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Daily Breakthrough, November 19, 1977
Page 13
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Daily Breakthrough, November 19, 1977 - Page 13. November 19, 1977. Special Collections, University of Houston Libraries. University of Houston Digital Library. Web. December 18, 2014. http://digital.lib.uh.edu/collection/feminist/item/6372/show/6348.

Disclaimer: This is a general citation for reference purposes. Please consult the most recent edition of your style manual for the proper formatting of the type of source you are citing. If the date given in the citation does not match the date on the digital item, use the more accurate date below the digital item.

(November 19, 1977). Daily Breakthrough, November 19, 1977 - Page 13. Houston and Texas Feminist and Lesbian Newsletters. Special Collections, University of Houston Libraries. Retrieved from http://digital.lib.uh.edu/collection/feminist/item/6372/show/6348

Disclaimer: This is a general citation for reference purposes. Please consult the most recent edition of your style manual for the proper formatting of the type of source you are citing. If the date given in the citation does not match the date on the digital item, use the more accurate date below the digital item.

Daily Breakthrough, November 19, 1977 - Page 13, November 19, 1977, Houston and Texas Feminist and Lesbian Newsletters, Special Collections, University of Houston Libraries, accessed December 18, 2014, http://digital.lib.uh.edu/collection/feminist/item/6372/show/6348.

Disclaimer: This is a general citation for reference purposes. Please consult the most recent edition of your style manual for the proper formatting of the type of source you are citing. If the date given in the citation does not match the date on the digital item, use the more accurate date below the digital item.

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Title Daily Breakthrough, November 19, 1977
Publisher Breakthrough Publishing Co.
Date November 19, 1977
Subject.Topical (LCSH)
  • Women--Texas--Periodicals
  • Feminism--United States--Periodicals
Subject.Geographic (TGN)
  • Houston, Texas
Genre (AAT)
  • Periodicals
Language English
Physical Description 37 page periodical
Type (DCMI)
  • Text
  • Image
Format (IMT)
  • image/jpeg
Original Item Location Call # HQ1101 .B74
Original Item URL http://library.uh.edu/record=b2332726~S11
Digital Collection Houston and Texas Feminist and Lesbian Newsletters
Digital Collection URL http://digital.lib.uh.edu/collection/feminist
Repository Special Collections, University of Houston Libraries
Repository URL http://info.lib.uh.edu/about/campus-libraries-collections/special-collections
Use and Reproduction Educational use only, no other permissions given. Copyright to this resource is held by the content creator, author, artist or other entity, and is provided here for educational purposes only. It may not be reproduced or distributed in any format without written permission of the copyright owner. For more information please see UH Digital Library Fair Use policy on the UH Digital Library About page.
File name index.cpd
Item Description
Title Page 13
File name femin_201109_534am.jpg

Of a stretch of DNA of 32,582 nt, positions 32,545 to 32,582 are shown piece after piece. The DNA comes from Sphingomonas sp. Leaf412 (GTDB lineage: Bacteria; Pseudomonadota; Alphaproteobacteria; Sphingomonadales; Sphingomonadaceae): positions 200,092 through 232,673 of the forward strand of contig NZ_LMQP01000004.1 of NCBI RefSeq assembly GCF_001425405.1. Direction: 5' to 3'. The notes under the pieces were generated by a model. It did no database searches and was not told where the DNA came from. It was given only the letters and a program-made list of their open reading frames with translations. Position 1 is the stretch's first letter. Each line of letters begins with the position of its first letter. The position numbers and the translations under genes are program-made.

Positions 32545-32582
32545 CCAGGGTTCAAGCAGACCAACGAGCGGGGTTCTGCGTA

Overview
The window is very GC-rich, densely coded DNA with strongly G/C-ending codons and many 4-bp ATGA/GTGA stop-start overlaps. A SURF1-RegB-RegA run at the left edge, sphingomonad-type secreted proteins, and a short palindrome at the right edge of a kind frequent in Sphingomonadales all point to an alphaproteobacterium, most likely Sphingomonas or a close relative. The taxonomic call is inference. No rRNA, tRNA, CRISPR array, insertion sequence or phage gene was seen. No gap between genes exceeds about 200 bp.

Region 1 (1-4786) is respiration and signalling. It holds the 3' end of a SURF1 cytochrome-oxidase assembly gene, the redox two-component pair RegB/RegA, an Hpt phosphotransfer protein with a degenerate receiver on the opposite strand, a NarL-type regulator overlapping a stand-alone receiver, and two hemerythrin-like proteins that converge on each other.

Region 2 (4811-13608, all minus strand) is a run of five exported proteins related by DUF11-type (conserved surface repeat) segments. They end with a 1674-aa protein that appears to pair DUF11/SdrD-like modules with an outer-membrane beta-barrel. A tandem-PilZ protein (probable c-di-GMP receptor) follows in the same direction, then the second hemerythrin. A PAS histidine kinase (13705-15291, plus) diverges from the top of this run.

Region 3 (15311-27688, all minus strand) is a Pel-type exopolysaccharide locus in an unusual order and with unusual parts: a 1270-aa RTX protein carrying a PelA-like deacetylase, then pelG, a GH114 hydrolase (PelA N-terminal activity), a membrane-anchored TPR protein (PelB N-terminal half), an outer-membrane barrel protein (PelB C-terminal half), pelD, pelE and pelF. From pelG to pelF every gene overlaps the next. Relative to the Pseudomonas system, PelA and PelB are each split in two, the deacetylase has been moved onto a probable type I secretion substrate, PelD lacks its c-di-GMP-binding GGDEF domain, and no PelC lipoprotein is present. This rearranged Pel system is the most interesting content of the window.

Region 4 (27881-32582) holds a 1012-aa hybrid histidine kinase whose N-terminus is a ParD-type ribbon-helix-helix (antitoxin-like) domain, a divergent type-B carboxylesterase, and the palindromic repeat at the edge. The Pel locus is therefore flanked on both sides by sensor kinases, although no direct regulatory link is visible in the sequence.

Transcript r the . second wave Vblume3 Nomber4 * f"^8"00 of "* new f&™n'sm A Depressing Discourse on the Individual Solution u o^tru Festival Vfomen InPrinfc By Polly Joan In 1967 women's publishing was almost a blank page. In 1977 more than 200 publishing houses and small presses belong to women. And the number grows daily. Probably more than any other movement in history, feminism has been identified with publishing. So many words of women needed to be said and read. But not just words and ideas were expressed—women's publications have fashioned a new and more realistic image of today's woman— an image only women themselves could understand and create. Initially, women's publishing concentrated on poetry. Although every movement has had its poets, the women's movement may be unique in that many of its early leaders were poets. In the beginning there seemed to be no other way to express the anger and frustration resulting from centuries of oppression. In the late 60s and early 70s, women eager to hear others empathize with their feelings flocked to poetry readings. Hundreds of women who listened to such poets as Adrienne Rich, Robin Morgan, Anne Sexton, Audre Lorde, Alta, Susan Griffin, Judy Grahn and Marge Piercy left these readings ready to take their new consciousness into political action. Women's movement poetry was political; it was a threat to the male status quo. It was not considered "real" poetry by the male poetry establishment and the publishing network did not consider publishing it. The need for a women's publishing network was obvious—how else would such important writing by women be made available? Women's poetry generated more women's poetry. New women poets made their voices heard by establishing their own presses. Women's publications printing women's poetry exclusively grew out of consciousness-raising groups and women- writer support groups. Starting locally, some of these publications and presses gradually made their publishing services known across the country. At first much of women's publishing was unprofessional by male establishment standards. Early books, magazines and newspapers were mimeographed and stapled but getting the word out overcame the lack of technical experience. Important as many present-day feminists feel women's publishing has been, too large a number of women still imagine women's publishing to be a group of poets mimeographing and stapling in someone's basement. Nothing could be further from the truth. Women's publishing has grown into a full-blown professional operation. Books from women's presses evidence a high degree of technological know-how. Spined, perfectly trimmed, artistically-designed books are becoming the rule rather than the exception. Many are printed in women's print shops which own and operate modern printing presses. Although poetry books still dominate the field, new women's publishing houses cover the full range of fiction, non- fiction, biography, herstory, reference materials and non-sexist children's stories. Generally well written and well put together, these books compare favorably with paperbacks printed in establishment houses. Most women's publishing houses are still small. Largely operating without capital, few can afford to publish more than a couple of books a year. The majority have fewer than five books on the market. The presses that survived the years of turmoil are publishing a growing num ber of titles. The Women's Press Collective in California with 18 titles has sold more than 60,000 copies of their books. Diana Press, formerly in Baltimore and now in California, also has 18 titles in print. Publishing women's novels since 1973, Daughters, Inc. prints four or five books a year. Ruby fruit Jungle by Rita Mae Brown sold more than 50,000 copies of Daughters before they recently sold it to a trade publisher. Printing only poetry, Alice James Books in Boston, a publishing co-op, has over 20 titles on the market. In two years they sold 4,000 copies of their books to libraries alone. Probably the best-known is The Feminist Press, a collective that continues to fill voids by publishing long out of print or previously unpublished historical works of women. Their educational materials and non-sexist stories for children reflect a growing demand for non-sexist high school textbooks which they helped create. Women's publishing has also had to overcome a system that was reluctant to distribute books from feminist publishers. Since establishment distribution systems were not receptive to marketing feminist b_ooks, and regular bookstores did not want to deal with individual publishers, women began setting up their own bookstores. There are now more than 100 women's bookstores in this country. In addition, three women started Women in Distribution (WIND) in order to handle work from women publishers. After only two years they are successfully distributing more than 300 women's titles. Sixty per cent of WIND'S business is with women's bookstores. Feminist magazines and newspapers have also progressed from the mimeograph stage into professional operations. Poetry magazines such as Moving Out and Aphra have been around almost since the beginning. Others like Chomo Uh, 13th Moon and Sunbury, with more than three years of experience, reflect the growing quality and expanding creativity of women writers. New magazines and journals cover far more than poetry. Like women's presses, women's magazines cover the gamut of women's political and cultural life. With a broadening berth of women's publishing experience to draw from, new journals such as Chrysallis, Heresies, Sinister Wisdom and Conditions have started production with a high degree of professionalism. Political and cultural journals like Quest continue to improve, offering a stimulating analysis of women's political theory. Women's newspapers range from radical-feminist to middle-of-the-road, but they too have grown more professional. There is great variety in what a women's newspaper publishes, but all of them cover news about women that most local newspapers still do not adequately include. Within the last year women have established Her Say, a national wire service along the lines of the Associated Press. This has facilitated immediate distribution of information important to women's newspapers. Yet despite all of this progress, women's publishing is not always taken seriously; sometimes the perspective of time is required to recognize a success story. Guide to Women's Publishing by Polly Joan/Andrea Chesman can be ordered prior to its January 1, 1977 publication date by writing Dustbooks, P.O. Box 1056, Paradise, Calif. 95969. Soft cover $3.95/hardcover $7.95. Polly Joan is a founder of Women Writing Press. In addition to compiling Guide To Women's Publishing, she also co-authored (with Andrea Chesman) the Directory of Women Writing (1977). Her book of poetry, No Apologies, is distributed through WIND. She is presently teaching writing at Tompkins-Cortland Community College. MEDIA REPORT TO WOMEN WOMEN ARE ON THE MOVE ALL OVER THE WORLD TO DO SOMETHING ABOUT THE MASS MEDIA Media Report to Women tells you monthly what women are doing and thinking about the communications media in all its forms—print, broadcast, film, music Learn what women are doing nationally and internationally about the portrayal of women in media, about the news coverage of women, excessive sex and violence, etc. Learn what other women are doing — what you can do. Subscribe to Media Report to Women. Regular price $15 SPECIAL PRICE for women $10 (by personal check or M.O.) Send to Media Report to Women, 3306 Ross Place, N.W., Washington, D.C. 20008 ANNUAL DIRECTORY OF THE MEDIA OF THE WOMEN'S MOVEMENT An annually-updated directory of feminist media in the U.S. and abroad. Over 500 entries. Includes special section listing individual media women. Every entry written by the media, group or individual to assure accuracy. COVERS: Periodicals .... Presses/Publishers .... News Services .... Radio/TV groups .... Film groups .... Multi-media .... Video and Cable groups .... Media Organizations .... Art/Graphics/Theater .... Speakers Bureaus .... Music groups .... Regular Radio, TV Programs on Women .... Special Library Collections .... Bookstores .... Distributors .... Courses on Women and Media .... List of Selected Directories, Catalogs. ALSO includes an annotated index of past articles, documents and research appearing in Media Report to Women, in over 100 subject matter categories — useful for speeches, programs, news stories, articles, historical research. All for only $8.00 from Women's Institute for Freedom of the Press, 3306 Ross Place, N.W., Washington, D.C. 20008. (202)966-7783. Ask for the Media Report to Women INDEX/DIRECTOR Y. PAGE 12 NOVEMBER 19, 1977 DAILY BREAKTHROUGH